Chapter

Whose Business Were the New Dealers Minding?

Peter A. Swenson

in Capitalists against Markets

Published in print October 2002 | ISBN: 9780195142976
Published online November 2003 | e-ISBN: 9780199872190 | DOI: http://dx.doi.org/10.1093/0195142977.003.0010
 Whose Business Were the New Dealers Minding?

Show Summary Details

Preview

Submits additional evidence for the cross‐class alliance theory of welfare state development in order to challenge competing theories, especially those that deny the positive role that capitalist power plays in determining the timing and shaping of reform. It shows, contrary to influential institutionalist theory, that the New Dealers did not act in bold defiance of monolithic opposition from capitalists, for in fact business organizations were internally divided; that corporate progressives were not disappointed with the New Deal; and that the New Dealers were not interested in building or defending state institutions that would endow bureaucrats and policy experts with the autonomous power to execute progressive policy without regard to capitalist interests. The discussion also challenges other theories that focus on the following: the loss of capitalist power due to the Depression and therefore politicians’ supposed new freedom to ignore business confidence; horse trading between internationalist business interests with little to lose from progressive legislation, and labor groups with little to lose from free trade; and direct pressure from capitalists for regulatory social reform.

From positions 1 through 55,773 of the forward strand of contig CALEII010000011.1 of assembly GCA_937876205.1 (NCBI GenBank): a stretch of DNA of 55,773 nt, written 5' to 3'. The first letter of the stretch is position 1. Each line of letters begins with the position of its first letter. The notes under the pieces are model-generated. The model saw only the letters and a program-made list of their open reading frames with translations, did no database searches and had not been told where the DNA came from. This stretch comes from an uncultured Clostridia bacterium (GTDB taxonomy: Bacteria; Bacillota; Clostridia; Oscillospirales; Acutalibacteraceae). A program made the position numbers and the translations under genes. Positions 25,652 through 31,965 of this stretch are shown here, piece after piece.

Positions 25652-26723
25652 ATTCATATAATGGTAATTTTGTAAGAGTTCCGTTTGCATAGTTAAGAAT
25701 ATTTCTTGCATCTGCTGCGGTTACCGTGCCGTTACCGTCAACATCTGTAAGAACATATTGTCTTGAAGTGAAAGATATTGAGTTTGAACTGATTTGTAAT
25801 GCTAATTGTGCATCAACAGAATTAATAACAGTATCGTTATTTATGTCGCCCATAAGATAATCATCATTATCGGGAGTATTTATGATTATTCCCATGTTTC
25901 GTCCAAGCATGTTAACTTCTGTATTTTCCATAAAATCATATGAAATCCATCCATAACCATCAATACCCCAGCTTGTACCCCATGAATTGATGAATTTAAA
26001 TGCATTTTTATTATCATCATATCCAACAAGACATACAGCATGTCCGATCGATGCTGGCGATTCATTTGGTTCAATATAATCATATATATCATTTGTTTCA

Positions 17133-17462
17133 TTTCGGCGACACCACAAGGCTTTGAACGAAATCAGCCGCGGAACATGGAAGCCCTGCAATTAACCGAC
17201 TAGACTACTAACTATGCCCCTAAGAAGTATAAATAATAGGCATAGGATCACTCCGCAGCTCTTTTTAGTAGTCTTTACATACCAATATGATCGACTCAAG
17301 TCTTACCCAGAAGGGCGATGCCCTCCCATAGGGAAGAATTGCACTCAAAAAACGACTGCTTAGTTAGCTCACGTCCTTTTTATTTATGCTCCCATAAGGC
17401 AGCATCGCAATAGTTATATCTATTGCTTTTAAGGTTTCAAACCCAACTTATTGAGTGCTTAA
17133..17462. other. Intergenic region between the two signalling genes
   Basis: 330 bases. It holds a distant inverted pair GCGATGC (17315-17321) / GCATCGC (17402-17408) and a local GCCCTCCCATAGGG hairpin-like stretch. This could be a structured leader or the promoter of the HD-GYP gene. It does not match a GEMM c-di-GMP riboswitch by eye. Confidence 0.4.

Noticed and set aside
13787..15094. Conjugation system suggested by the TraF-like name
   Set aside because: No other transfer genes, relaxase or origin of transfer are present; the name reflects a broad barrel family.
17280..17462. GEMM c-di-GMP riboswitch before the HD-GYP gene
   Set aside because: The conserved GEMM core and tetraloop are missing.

Keywords: business organizations; corporate progressivism; interests; New Deal; policy experts; politics; power; social security; state institutions; theory; United States; welfare states

Chapter.  11173 words. 

Subjects: US Politics

Full text: subscription required

How to subscribe Recommend to my Librarian

Buy this work at Oxford University Press »

Users without a subscription are not able to see the full content. Please, subscribe or login to access all content.